Franklin reveals vision for Town

BLYTHEWOOD – Speaking at the Blythewood Chamber of Commerce monthly breakfast on Tuesday at The Manor, the town’s new mayor, Bryan Franklin, talked about his vision for the town over the next four years.


Franklin said he ran on a platform of smart growth, building partnerships, building a sports complex, enforcing ordinances and acting boldly.

Touting his accomplishments on council the last two years, Franklin pointed to the 1,300-acre business park that he helped vote in October. He said it would contain “very light manufacturing and a lot of office spaces.”

“The park, located across Blythewood Road from Cobblestone Park, stretches all the way down to Fairfield Electric.” Franklin said. “It is bound on the north by Blythewood Road and on the south by Northpoint Industrial park.”

Franklin said the industrial park will draw restaurants and shops to the 100 acres of newly zoned commercial property on the south side of Blythewood Road across from Sandy Level Baptist Church.

“The Blythewood road improvement involves two traffic circles to keep traffic flowing. And then the extension of Blythewood Road as it goes directly across [Highway 21] and connects to Langford Road a little further past the town hall will keep the traffic flowing more freely.

“There’s no need for property tax or millage on anybody’s property, because we’re in good shape with what we do,” Franklin said. “We’ll only spend money when we need to.”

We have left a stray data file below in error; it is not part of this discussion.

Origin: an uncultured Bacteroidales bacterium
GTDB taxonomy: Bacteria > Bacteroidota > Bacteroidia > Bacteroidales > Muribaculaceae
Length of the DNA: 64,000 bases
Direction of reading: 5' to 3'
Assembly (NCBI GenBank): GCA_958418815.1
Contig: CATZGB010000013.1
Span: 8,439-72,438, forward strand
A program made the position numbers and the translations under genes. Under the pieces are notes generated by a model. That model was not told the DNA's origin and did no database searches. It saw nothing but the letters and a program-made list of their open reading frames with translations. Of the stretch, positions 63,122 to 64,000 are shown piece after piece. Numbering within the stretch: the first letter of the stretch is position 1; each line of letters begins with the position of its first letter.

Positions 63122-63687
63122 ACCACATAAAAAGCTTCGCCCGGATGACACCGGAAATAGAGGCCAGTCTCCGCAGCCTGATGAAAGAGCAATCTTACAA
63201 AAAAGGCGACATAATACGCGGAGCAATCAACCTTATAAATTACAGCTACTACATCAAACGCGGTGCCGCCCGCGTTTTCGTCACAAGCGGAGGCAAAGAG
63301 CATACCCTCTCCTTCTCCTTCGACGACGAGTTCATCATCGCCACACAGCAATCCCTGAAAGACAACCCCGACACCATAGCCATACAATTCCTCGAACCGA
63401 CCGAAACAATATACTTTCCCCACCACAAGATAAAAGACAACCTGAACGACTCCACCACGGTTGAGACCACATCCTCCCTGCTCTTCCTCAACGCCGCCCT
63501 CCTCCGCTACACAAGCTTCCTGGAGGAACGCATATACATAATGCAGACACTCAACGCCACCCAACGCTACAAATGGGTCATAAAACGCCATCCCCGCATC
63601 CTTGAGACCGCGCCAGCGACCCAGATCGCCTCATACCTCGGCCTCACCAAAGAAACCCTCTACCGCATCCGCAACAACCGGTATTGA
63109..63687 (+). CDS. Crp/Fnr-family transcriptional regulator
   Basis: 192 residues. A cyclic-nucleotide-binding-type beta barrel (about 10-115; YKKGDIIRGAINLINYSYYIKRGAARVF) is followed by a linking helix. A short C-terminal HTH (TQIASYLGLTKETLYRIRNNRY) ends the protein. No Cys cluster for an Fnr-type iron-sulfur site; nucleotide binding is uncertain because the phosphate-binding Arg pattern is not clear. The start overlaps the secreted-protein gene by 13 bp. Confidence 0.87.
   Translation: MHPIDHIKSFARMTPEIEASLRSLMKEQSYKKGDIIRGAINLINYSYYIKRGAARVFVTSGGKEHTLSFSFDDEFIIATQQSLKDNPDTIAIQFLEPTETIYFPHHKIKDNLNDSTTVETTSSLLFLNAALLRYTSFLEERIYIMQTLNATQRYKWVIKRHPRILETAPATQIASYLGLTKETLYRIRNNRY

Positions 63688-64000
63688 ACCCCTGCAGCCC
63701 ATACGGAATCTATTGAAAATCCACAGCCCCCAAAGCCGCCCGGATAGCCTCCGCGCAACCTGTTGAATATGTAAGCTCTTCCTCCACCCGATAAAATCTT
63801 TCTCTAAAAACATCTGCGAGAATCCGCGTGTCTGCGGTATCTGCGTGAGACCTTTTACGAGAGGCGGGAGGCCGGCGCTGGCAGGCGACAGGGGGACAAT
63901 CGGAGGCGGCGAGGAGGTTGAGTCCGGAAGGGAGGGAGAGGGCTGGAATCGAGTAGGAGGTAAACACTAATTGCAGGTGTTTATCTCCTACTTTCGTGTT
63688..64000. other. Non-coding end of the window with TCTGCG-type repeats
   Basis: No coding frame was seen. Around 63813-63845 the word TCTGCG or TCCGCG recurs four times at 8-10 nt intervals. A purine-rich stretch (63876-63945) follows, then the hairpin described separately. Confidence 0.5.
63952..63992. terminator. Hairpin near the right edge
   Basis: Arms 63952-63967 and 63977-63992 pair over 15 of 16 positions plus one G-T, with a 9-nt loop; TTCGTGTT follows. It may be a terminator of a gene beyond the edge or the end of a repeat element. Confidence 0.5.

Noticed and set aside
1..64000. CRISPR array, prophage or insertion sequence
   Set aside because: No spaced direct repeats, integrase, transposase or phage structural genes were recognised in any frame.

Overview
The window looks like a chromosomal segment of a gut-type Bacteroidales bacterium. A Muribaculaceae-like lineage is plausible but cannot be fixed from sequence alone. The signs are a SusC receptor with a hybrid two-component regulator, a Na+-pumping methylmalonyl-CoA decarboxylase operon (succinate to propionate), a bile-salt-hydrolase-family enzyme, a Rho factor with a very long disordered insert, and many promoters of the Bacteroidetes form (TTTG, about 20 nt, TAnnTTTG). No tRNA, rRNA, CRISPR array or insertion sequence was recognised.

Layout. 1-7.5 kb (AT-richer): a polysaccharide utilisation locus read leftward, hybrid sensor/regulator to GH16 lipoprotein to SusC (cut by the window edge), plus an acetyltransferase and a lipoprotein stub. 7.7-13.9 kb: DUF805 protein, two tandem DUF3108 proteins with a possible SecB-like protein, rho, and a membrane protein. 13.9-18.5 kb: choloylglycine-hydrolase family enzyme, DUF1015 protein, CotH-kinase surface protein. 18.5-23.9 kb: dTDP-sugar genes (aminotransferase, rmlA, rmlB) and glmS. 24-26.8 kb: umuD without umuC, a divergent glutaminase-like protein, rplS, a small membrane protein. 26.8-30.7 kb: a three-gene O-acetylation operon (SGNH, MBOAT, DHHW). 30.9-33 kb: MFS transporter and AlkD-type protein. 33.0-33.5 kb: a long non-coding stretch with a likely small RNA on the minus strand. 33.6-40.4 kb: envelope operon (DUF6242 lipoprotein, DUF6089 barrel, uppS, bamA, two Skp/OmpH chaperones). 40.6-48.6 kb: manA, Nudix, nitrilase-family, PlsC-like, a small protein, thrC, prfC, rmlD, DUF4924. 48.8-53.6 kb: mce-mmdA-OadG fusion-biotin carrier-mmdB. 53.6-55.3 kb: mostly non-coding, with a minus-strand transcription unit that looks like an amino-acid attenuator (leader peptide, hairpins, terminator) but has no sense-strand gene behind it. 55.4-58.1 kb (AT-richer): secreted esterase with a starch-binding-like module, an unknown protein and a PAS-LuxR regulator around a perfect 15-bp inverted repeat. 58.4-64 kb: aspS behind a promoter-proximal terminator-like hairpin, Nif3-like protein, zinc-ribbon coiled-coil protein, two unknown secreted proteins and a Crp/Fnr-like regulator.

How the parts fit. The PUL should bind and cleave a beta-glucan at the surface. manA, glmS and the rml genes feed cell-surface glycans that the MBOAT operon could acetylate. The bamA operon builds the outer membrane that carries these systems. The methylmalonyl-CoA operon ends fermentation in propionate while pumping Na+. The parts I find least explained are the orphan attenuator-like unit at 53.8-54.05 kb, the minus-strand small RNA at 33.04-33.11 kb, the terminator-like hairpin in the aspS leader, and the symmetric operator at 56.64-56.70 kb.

Planning ahead, Franklin said it’s time to renew the comprehensive plan and the town’s master plan. He also wants to promote annexation to those who live outside the town limits.

Franklin said McNulty Road is going to be the town center and that the proposed Creech extension will extend from McNulty and come out on Hwy 21 by the Blythewood High School stadium.

“An 88-room hotel is coming right behind Hardees,” Franklin said. The Hotel was given an approval last year by the Planning Commission, but has not yet started construction.

“When my vision of the sports complex comes through and we start inviting the travel teams from around the state to bring kids up here, we’ll have the hotel space for them,” he said.

Asked how the town could pay for a sports complex, Franklin said his model is the sports fields at Bombing Range Road which, he said, meets standards for a sports complex – four fields, six-foot fences, restrooms, concessions and parking – for $5.9 million.

“And we can do bonds or maybe public-private partnerships to pay for it. A bond would be the first step,” Franklin said. Then he said he will talk to council, look at the budget and take the plans to the county, what it will cost and what we need from them.

Franklin said he has several ideas of land that could be used for a sports complex.

“One is off Muller Road, about 40 acres behind the Middle School that the county owns. The county has shown interest to sell it” he said. “Another is the Red Gate Community property on Blythewood Road [between Muller and Syrup Mill Roads]. Another is the property behind the old community center. That is available.”

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